In this talk I will present an argument for how understanding the impact of immersion can inform the design of content for this upcoming wave of virtual reality systems. I will explain some of the recent advances in our understanding about why virtual reality works, and some interesting system decision choices that we have investigated.

Bio: Professor Anthony Steed is Head of the Virtual Environments and Computer Graphics (VECG) group at University College London. The VECG group is the UK's largest group in this area with over forty staff and research students. We also run the UK's EPSRC-funded Engineering Doctorate Centre  in Virtual Environments, Imaging and Visualisation which has collaborations with over 50 UK companies that use graphics technologies. Prof. Steed's research interests extend from virtual reality systems, through to mobile mixed-reality systems, and from system development through to measures of user response to virtual content. He has published over 150 papers in the area, and is the main author of the recent book “Networked Graphics: Building Networked Graphics and Networked Games”.

Dr Christopher Peters, 
Associate Professor of HCI and Computer Graphics,
KTH Royal Institute of Technology, Sweden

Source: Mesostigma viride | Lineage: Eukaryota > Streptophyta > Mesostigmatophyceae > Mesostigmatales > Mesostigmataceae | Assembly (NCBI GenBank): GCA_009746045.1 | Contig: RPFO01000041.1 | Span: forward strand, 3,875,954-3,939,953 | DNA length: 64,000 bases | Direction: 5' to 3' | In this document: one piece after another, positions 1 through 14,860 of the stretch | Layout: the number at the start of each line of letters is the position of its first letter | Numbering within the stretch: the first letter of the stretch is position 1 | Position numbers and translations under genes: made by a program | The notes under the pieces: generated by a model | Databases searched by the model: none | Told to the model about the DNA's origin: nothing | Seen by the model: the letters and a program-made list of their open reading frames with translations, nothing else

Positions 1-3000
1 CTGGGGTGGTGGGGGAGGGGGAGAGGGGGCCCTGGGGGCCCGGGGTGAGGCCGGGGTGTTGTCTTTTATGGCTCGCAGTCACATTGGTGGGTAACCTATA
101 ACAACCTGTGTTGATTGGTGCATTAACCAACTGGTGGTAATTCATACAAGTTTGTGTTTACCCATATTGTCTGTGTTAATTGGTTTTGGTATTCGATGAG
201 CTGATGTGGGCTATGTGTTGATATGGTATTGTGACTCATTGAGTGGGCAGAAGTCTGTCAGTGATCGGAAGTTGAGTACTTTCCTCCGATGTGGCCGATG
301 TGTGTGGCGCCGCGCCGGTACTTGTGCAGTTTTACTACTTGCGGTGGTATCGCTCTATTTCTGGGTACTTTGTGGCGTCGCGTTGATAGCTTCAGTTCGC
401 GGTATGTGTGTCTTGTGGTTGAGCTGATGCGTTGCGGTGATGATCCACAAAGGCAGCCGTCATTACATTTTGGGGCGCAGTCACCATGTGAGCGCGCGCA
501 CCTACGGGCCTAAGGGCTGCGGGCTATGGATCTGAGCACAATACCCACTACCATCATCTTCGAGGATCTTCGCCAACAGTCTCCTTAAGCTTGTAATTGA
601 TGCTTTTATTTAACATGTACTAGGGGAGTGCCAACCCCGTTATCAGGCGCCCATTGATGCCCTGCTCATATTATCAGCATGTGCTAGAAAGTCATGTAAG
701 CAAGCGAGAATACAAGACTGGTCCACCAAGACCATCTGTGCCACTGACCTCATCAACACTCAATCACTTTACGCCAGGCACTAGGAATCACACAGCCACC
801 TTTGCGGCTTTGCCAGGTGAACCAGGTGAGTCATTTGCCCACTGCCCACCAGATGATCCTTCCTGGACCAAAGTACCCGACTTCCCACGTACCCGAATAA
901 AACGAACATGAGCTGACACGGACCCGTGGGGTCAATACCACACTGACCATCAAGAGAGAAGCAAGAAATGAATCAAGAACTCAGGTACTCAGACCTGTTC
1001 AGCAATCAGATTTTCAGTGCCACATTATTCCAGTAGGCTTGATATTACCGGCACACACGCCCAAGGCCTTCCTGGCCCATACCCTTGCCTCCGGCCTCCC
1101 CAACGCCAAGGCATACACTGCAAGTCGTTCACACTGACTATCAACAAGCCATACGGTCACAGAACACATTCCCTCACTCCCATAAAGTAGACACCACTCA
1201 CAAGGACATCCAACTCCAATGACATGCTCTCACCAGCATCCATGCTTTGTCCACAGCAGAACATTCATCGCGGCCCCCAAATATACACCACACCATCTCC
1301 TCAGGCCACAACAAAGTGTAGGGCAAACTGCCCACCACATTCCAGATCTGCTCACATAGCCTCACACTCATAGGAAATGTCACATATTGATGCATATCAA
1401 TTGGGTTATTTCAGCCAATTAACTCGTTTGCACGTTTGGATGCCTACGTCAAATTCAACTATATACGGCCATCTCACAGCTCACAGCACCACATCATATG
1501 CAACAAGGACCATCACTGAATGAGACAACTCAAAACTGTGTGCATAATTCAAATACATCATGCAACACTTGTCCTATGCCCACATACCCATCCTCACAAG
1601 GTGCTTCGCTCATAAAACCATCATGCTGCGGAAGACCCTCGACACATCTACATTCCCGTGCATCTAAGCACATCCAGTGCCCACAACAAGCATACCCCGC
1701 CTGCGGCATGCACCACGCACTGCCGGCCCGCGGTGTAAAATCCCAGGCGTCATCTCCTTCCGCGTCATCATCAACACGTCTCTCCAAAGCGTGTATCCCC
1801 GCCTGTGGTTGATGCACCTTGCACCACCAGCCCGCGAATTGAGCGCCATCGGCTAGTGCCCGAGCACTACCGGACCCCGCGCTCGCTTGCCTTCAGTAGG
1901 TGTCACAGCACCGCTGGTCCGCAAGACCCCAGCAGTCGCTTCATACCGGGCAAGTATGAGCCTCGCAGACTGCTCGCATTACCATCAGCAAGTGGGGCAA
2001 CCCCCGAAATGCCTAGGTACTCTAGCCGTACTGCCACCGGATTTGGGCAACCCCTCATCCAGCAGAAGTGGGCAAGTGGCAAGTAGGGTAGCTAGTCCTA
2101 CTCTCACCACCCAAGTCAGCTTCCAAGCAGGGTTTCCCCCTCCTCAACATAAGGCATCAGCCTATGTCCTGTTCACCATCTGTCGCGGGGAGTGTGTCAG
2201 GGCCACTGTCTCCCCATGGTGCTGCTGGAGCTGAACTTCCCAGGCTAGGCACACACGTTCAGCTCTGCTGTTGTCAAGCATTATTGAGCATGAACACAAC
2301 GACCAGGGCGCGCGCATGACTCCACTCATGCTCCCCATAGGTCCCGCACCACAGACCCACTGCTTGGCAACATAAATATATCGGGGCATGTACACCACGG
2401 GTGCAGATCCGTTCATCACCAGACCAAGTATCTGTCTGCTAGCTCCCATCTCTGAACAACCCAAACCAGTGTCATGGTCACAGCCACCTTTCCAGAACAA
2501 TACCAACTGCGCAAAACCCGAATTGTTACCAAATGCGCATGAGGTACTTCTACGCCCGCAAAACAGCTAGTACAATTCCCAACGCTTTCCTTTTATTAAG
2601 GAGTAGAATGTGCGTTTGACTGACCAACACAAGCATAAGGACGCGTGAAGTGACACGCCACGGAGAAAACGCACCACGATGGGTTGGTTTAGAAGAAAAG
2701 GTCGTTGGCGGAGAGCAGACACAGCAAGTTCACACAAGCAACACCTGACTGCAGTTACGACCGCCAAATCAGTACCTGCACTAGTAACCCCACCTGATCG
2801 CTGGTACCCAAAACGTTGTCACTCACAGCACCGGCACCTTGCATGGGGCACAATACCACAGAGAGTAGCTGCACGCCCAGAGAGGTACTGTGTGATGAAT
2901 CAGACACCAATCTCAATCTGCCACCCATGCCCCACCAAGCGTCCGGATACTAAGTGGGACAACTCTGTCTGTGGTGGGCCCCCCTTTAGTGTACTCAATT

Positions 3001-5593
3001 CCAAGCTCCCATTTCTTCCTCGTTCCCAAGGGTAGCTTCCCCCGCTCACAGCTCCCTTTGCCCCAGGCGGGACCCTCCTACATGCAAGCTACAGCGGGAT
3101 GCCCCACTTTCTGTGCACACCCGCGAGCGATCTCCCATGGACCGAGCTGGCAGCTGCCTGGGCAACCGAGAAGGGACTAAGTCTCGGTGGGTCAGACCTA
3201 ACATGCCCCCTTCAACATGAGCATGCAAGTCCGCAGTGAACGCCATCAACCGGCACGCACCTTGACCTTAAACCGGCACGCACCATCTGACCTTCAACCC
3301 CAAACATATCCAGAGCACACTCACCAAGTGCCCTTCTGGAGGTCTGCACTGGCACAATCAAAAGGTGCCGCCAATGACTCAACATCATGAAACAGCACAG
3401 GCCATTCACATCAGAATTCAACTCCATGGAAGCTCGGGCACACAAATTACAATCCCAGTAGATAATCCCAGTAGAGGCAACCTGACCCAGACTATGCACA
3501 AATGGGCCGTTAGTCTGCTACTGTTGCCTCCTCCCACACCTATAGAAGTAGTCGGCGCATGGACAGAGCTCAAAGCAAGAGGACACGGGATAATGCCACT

"Computational Modelling of Artificial Behaviour: A Perceptual Approach"

Abstract: Models capable of generating effective real-time artificial behaviour are desirable as we seek more convincing artificial companions and adversaries in applications ranging from entertainment to pedagogy. Yet this is an increasingly challenging endeavour as the fidelity of embodiments, whether graphical for virtual agents or physical for robots, continues to advance at a rapid pace and viewer expectations are heightened.

In this talk, I consider obstacles related to the definition, selection and validation of computational models aimed at creating convincing behaviour of individuals and crowds of agents. I will focus especially on the role of perception and the human viewer in attempting to overcome these obstacles, not only for validation, but also for providing further insights for modelling efforts.

Bio: Christopher Peters is an Associate Professor at the KTH Royal Institute of Technology in Stockholm, Sweden in the High Performance Computing and Visualization Department, where he is a member of the VIC (Visualisation-Interaction-Collaboration) Studio. His research interests include the investigation of interrelationships between computational visual attention, affect, memory, theory of mind and gaze control models for real-time animation, perception of, and multimodal interaction with humanoid characters, groups and crowds. He has published over 75 papers on related themes and is a co-founder of the AFFINE (Affective Interaction in Natural Environments) events that have taken place at various venues, including ACM ICMI and ACM Multimedia.